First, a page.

Tip #3 Use your authentic voice

Be real. Always. You better believe your audience will know when you’re making a fluffy post that doesn’t have any meaning behind it. They’ll tell you by either not “liking” your post, or un-following your account. Moreover, the connection that your followers feel with your business will decrease, lowering your brand engagement levels. Whether it’s weird and quirky or shy and demure, be true to yourself and the personality you’ve built for your brand. There is nothing more attractive to customers than a unique brand that stands out.

Tip #4 Create a signature theme People like knowing what is coming, so create a signature theme that your following will grow to expect from your brand. Whether it’s an amazing regular #WorkoutWednesday post, or a weekly “How to” video, your audience will begin to look forward to your signature posts. Building brand recognition can be a lengthy process, but posting consistently can decrease the amount of time it takes to build it up.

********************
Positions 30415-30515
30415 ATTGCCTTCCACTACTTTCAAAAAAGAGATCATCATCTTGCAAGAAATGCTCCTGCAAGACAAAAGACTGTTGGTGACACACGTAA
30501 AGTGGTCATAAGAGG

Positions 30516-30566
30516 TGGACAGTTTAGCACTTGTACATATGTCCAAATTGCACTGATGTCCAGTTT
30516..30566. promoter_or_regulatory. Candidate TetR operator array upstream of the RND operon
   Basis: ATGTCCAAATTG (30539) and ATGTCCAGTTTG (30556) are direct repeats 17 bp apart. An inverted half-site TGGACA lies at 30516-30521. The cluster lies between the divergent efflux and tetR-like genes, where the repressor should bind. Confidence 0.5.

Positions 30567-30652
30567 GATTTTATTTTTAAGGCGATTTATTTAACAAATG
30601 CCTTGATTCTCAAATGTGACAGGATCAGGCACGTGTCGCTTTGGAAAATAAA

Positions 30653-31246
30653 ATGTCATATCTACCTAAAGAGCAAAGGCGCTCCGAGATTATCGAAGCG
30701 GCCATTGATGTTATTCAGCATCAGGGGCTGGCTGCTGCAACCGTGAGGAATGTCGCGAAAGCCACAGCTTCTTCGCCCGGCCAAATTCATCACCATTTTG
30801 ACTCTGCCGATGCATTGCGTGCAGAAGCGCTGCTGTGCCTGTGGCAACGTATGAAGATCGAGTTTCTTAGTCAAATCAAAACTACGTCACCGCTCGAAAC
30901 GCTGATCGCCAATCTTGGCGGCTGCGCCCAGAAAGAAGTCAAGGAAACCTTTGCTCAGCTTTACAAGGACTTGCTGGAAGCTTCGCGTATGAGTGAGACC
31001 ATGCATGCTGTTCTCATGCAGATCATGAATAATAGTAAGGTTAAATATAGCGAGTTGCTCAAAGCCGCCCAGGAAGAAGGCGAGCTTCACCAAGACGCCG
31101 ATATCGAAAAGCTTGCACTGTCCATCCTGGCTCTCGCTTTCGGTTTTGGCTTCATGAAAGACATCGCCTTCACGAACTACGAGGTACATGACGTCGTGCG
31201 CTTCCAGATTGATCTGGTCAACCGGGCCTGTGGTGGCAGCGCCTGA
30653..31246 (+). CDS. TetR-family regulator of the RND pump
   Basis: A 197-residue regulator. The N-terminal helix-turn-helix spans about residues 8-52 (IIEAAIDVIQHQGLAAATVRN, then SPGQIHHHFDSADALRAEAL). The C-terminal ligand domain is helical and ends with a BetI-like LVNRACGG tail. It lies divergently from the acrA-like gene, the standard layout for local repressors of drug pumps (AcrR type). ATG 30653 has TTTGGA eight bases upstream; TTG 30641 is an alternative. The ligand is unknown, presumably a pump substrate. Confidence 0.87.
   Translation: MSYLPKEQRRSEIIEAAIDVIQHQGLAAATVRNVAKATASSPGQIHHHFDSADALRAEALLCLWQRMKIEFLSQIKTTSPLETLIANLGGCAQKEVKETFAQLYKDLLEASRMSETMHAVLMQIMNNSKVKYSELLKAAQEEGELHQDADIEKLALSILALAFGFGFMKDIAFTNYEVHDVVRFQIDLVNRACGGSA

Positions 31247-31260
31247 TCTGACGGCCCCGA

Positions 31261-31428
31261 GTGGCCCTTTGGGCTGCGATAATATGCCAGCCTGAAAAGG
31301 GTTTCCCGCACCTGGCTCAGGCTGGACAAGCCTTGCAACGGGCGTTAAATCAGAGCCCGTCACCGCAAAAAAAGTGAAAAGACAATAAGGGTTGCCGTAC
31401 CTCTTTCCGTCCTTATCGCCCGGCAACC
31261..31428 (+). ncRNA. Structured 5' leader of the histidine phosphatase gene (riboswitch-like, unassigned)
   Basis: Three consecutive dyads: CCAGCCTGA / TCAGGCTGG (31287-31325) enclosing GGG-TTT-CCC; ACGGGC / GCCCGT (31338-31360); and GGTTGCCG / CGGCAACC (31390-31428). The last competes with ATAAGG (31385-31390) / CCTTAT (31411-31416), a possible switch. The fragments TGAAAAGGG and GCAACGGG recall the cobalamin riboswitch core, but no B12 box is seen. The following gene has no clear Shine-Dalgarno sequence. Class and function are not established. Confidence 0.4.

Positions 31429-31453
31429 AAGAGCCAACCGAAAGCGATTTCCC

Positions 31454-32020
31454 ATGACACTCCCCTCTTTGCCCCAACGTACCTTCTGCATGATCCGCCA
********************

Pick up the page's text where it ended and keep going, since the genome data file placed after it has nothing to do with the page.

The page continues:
Tip #5 When in doubt, seek help Too often, the importance of social media is not understood, or the time commitment is underestimated. To be clear, it takes a lot of time to curate, write, and post good content everyday, sometimes multiple times per day. If you’re a busy business owner, you’re probably more concerned with running your business than running your social media accounts, and that’s okay. If you find yourself failing to post regularly, or struggling to find the time to engage with your online audience, seek help. Find someone, or some company, who knows and understands each online platform, how to engage with your audience, and how to produce meaningful content. Develop and agree on a common online “voice” for your business and trust the expert to take it and run with it.

Learn more about Park Avenue at


Social media is more than just setting up the account. It takes a lot of work to upkeep and the daily maintenance can seem overwhelming. With the right tools and strategies, the payoff can be big. Through consistency and engagement, you can quickly build strong brand awareness for your business and develop great relationships with your online audience that will inevitably translate to positive traffic through your door.

Photo by Jamey M. Photography